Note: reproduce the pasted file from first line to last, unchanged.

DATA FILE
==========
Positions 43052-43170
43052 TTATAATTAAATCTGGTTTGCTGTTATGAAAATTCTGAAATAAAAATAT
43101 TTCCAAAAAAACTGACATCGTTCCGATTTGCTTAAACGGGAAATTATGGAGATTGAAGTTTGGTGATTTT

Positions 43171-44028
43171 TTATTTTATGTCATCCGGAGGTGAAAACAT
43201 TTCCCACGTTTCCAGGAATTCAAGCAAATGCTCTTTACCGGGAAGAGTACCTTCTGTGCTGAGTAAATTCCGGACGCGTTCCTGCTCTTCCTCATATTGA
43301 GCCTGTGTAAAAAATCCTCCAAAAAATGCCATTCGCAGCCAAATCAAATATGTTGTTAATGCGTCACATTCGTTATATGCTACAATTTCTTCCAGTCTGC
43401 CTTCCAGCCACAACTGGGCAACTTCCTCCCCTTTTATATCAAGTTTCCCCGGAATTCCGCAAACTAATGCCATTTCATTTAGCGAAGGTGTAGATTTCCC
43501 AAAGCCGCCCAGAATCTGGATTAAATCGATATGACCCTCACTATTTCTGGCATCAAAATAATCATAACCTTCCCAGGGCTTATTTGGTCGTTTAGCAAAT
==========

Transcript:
Positions 43052-43170
43052 TTATAATTAAATCTGGTTTGCTGTTATGAAAATTCTGAAATAAAAATAT
43101 TTCCAAAAAAACTGACATCGTTCCGATTTGCTTAAACGGGAAATTATGGAGATTGAAGTTTGGTGATTTT

Positions 43171-44028
43171 TTATTTTATGTCATCCGGAGGTGAAAACAT
43201 TTCCCACGTTTCCAGGAATTCAAGCAAATGCTCTTTACCGGGAAGAGTACCTTCTGTGCTGAGTAAATTCCGGACGCGTTCCTGCTCTTCCTCATATTGA
43301 GCCTGTGTAAAAAATCCTCCAAAAAATGCCATTCGCAGCCAAATCAAATATGTTGTTAATGCGTCACATTCGTTATATGCTACAATTTCTTCCAGTCTGC
43401 CTTCCAGCCACAACTGGGCAACTTCCTCCCCTTTTATATCAAGTTTCCCCGGAATTCCGCAAACTAATGCCATTTCATTTAGCGAAGGTGTAGATTTCCC
43501 AAAGCCGCCCAGAATCTGGATTAAATCGATATGACCCTCACTATTTCTGGCATCAAAATAATCATAACCTTCCCAGGGCTTATTTGGTCGTTTAGCAAAT